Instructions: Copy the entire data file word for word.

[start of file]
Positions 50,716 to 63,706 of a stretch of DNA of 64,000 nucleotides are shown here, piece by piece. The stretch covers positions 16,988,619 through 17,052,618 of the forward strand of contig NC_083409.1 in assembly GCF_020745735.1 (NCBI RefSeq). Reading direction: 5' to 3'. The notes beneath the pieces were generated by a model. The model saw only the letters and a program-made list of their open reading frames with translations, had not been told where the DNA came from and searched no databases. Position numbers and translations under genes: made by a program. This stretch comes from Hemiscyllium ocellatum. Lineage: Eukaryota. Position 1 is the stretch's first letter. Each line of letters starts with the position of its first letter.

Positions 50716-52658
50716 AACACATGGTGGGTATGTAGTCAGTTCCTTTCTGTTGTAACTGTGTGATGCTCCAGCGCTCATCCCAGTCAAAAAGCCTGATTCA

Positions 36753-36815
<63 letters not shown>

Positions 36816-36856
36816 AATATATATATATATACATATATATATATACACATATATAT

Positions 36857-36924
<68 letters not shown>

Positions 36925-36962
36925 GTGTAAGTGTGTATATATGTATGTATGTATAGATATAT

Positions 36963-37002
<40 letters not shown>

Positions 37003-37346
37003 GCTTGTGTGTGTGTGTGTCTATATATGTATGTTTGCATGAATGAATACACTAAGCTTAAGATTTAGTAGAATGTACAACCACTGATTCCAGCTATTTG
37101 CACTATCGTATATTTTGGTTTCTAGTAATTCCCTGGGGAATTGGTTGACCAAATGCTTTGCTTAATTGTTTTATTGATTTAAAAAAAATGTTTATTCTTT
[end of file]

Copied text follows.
Positions 50,716 to 63,706 of a stretch of DNA of 64,000 nucleotides are shown here, piece by piece. The stretch covers positions 16,988,619 through 17,052,618 of the forward strand of contig NC_083409.1 in assembly GCF_020745735.1 (NCBI RefSeq). Reading direction: 5' to 3'. The notes beneath the pieces were generated by a model. The model saw only the letters and a program-made list of their open reading frames with translations, had not been told where the DNA came from and searched no databases. Position numbers and translations under genes: made by a program. This stretch comes from Hemiscyllium ocellatum. Lineage: Eukaryota. Position 1 is the stretch's first letter. Each line of letters starts with the position of its first letter.

Positions 50716-52658
50716 AACACATGGTGGGTATGTAGTCAGTTCCTTTCTGTTGTAACTGTGTGATGCTCCAGCGCTCATCCCAGTCAAAAAGCCTGATTCA

Positions 36753-36815
<63 letters not shown>

Positions 36816-36856
36816 AATATATATATATATACATATATATATATACACATATATAT

Positions 36857-36924
<68 letters not shown>

Positions 36925-36962
36925 GTGTAAGTGTGTATATATGTATGTATGTATAGATATAT

Positions 36963-37002
<40 letters not shown>

Positions 37003-37346
37003 GCTTGTGTGTGTGTGTGTCTATATATGTATGTTTGCATGAATGAATACACTAAGCTTAAGATTTAGTAGAATGTACAACCACTGATTCCAGCTATTTG
37101 CACTATCGTATATTTTGGTTTCTAGTAATTCCCTGGGGAATTGGTTGACCAAATGCTTTGCTTAATTGTTTTATTGATTTAAAAAAAATGTTTATTCTTT